The moment they found themselves in familiar territory, they took off at a gallop. Robin was never really able to feel just how homesick he was until it was in view. The dirt from the road kicked up behind them as they sped, racing each other, laughing even. Robin felt like he was young again. But as he slowed and made his way into his village he came to realize that those days, somehow, were over. People looked anxious and hopeless. Was the sheriff truly that bad? What war had been raging on here while he was overseas fighting the only one he knew to exist?
Nobody seemed to recognize him, either. Ten years was a long time. And he could feel that. Things had changed. Not only the people, but the town itself. Some buildings he knew still stood, but there were new houses, new structures. And what looked to be the newest of them all stood in the middle of the town square where the markets were empty and beggars looked to him for some kind of help. A tall wooden structure, perfectly carved. A gallows. His town had never had one before. Robin looked to Much in both horror and question, but all Much could do was shake his head and shrug.
They set off again, up the hill toward Locksley manner, Robin’s home, only to find someone else’s steed tied up outside. Robin dismounted and made his way to the door, opening it cautiously.
“Who are you?” he heard instantly after placing one foot inside. The voice was low and gruff and angry.
Robin looked over to the familiar table- his table- to find a man sitting there. His feet had been resting on it as he chewed an apple, but he lowered them when the door opened.
“The owner of this house!” Robin replied, looking about confused. Much followed him inside.
“Robin of Locksley returns, then,” said the man. He was dressed in black from head to toe, clean shaven, and his boots shone as if they had just been polished. It contradicted so much with Robin’s travel-worn attire, dusty boots, and unshaven face. The man in black stood, placing a hand on the hilt of his sword. Robin’s own hand twitched toward his own. He knew when a man was itching to kill. But he stayed his weapon.
“Do I know you?” he asked instead.
“No, but you will. I’m Guy of Gisborne. But I’m also your death sentence.”
“Robin!” Much shouted, but Robin was one step ahead. He pulled his sword from its sheath before this Guy of Gisborne could land a hit. Their swords clanged together. Then quite suddenly, a dozen men seemed to come out of the woodwork. Black armor and black helmets.
“Ever since the sheriff got word of your supposed return, he’s had you on his naughty list. He doesn’t even care to have a proper execution!” Guy swung his sword again, and Robin parried.
“I’ve done nothing!”
“You’ve served a false king faithfully, and that is enough for Prince John.”
“A false king!” Much shouted, looking for his sword, only to realize that he left it with all his other equipment on his mare. “Are you hearing this treason?”
Guy swung again, and again, and Robin matched each swing with his own. He slowly made his way backward to the door. “You won’t capture me,” Robin said, sure of himself, despite the number of guards. “I will pay this sheriff of yours a little visit. He’s probably holes up in Nottingham right now! Stuffing his mouth with my people’s food as they starve!”
Guy approached, but Robin was out the door. He mounted his horse the fastest he could before riding hard away from his own home. The guards poured out like ants from their anthill. But Robin didn’t look back to see. Instead he rode with Much into the forest.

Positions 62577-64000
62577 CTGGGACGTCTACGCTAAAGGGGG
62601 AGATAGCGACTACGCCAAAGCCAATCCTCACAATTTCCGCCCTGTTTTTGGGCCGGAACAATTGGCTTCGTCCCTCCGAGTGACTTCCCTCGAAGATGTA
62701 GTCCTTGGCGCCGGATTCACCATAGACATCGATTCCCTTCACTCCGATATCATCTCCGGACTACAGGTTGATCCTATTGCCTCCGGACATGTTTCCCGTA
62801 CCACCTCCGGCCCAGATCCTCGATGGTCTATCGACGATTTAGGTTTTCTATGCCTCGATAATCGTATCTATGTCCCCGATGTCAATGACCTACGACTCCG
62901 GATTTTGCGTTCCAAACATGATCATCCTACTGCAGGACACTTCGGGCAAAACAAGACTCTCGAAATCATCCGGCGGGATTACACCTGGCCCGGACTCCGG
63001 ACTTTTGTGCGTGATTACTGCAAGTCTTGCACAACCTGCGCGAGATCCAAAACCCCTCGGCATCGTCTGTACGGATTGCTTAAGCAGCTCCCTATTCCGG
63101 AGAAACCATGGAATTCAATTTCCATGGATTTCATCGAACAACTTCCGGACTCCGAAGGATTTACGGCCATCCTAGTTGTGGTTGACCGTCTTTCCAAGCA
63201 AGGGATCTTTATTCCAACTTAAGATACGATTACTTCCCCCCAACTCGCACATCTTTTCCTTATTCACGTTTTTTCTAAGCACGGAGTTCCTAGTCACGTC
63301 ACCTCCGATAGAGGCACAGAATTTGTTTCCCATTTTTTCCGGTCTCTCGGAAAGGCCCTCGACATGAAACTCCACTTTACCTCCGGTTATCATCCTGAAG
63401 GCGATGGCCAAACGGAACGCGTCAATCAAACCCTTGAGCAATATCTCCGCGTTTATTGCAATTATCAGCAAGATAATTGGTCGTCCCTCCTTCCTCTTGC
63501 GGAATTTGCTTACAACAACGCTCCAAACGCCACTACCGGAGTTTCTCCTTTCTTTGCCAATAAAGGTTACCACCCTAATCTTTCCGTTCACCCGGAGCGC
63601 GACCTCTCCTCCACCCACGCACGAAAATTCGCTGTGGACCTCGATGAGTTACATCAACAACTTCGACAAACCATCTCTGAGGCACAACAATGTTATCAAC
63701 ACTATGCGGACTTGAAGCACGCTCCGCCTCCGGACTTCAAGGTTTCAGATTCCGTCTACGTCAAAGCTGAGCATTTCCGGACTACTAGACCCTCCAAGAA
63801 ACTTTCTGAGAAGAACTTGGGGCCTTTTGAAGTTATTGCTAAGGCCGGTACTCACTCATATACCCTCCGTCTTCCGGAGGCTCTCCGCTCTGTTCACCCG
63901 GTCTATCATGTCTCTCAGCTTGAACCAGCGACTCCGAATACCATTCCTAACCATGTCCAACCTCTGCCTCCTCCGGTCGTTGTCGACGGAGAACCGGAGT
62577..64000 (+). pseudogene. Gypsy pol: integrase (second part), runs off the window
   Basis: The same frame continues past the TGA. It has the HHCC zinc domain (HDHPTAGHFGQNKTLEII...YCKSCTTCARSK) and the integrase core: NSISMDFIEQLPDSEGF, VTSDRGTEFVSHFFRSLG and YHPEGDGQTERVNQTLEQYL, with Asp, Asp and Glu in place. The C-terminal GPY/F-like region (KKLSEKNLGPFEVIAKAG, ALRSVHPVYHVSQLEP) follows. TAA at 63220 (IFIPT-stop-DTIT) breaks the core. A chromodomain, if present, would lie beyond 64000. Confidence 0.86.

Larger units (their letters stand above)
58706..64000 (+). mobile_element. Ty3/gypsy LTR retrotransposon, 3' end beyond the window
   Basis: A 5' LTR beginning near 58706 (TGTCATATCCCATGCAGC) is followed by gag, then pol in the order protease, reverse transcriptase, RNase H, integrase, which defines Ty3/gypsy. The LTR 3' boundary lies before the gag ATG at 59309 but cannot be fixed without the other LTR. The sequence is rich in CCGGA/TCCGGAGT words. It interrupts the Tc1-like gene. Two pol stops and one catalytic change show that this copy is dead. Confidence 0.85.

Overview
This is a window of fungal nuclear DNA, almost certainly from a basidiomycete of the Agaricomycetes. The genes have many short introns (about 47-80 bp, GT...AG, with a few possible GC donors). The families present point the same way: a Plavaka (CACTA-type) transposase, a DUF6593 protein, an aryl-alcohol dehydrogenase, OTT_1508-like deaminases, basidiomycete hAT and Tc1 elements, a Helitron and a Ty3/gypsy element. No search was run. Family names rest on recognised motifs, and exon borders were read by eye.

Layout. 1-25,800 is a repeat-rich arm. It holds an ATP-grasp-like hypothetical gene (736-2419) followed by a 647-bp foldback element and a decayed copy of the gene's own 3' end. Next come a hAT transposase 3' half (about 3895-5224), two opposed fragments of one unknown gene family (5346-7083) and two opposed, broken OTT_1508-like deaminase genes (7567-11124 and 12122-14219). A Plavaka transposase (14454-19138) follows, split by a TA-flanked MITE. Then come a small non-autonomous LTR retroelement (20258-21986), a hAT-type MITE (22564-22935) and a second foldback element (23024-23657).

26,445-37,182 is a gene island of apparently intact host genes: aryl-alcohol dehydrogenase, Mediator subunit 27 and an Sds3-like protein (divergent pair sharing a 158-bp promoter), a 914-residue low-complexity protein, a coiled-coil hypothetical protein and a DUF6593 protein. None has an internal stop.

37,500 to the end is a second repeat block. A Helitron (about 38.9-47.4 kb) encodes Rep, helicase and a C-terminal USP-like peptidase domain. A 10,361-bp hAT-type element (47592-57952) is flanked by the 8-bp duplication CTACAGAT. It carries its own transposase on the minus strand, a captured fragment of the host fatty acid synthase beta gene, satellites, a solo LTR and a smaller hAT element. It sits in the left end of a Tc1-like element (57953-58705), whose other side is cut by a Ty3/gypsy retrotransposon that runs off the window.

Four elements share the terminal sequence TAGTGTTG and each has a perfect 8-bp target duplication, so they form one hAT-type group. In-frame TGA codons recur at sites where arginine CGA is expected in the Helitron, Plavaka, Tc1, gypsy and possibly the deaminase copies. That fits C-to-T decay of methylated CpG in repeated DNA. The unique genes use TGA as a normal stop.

“How did this happen?” Much asked.
“I don’t know,” robin answered, pacing beside a large oak.
“How could we have gone from two happy-go-lucky men riding home into the sunset to- to- this!?”
“I don’t know, Much.”
“We’re outlaws now! Do you realize this? How did this happen?”
“I DON’T KNOW,” Robin finally shouted. Though his friend didn’t take it personal. “I fear this is much worse than the king even realized. I know the person who can tell me, though,” he said.
Robin stuck his head out from behind a house, checking for any sign of the guards in black. His face would be known now and they would be looking for him. There were four that he could see, which meant he wasn’t just going to be able to walk up to the front door and knock. So he slunk around to the back of the house and looked up to the all too familiar window. And just like he used to do when he was seventeen and it was too late at night to be knocking on the door, he climbed up the scaffolding behind the house.
When he was younger, he was sure her father would have murdered him if he found out about his late night visits to see his daughter. But it wasn’t like anything happened. Most of the time he would just teach her unladylike card games until the early hours of the morning. Oh, how he wished that were the reason he was coming to visit. But neither was it midnight and he had absolutely no idea if she was home or not.
He made it up to her window and pushed the wooden frame open. He stuck his head in and whispered, “Marian?” There was no answer. He slowly pulled himself inside, falling to the floor with a thud. He spoke louder. “Marian?” And in she came, looking scared out of her senses at the possibility of a stranger walking into her house. And he wondered if that’s what he looked like, because she sure as hell didn’t look like she used to.
Marian had always been beautiful. But her radiance only glowed brighter in his eyes. She was merely seventeen when he left for the war. Only a child. But now… He couldn’t help but notice her womanly shape. Her face was thinner, her breasts larger, and her dress no longer hung awkwardly on her growing body. He was stunned. His mouth hung open in awe, not only at her beauty but at the fact that she was actually there. It felt like an eternity since he’d seen her and he only just now realized such. He tried to speak, but all that came out was her name once more.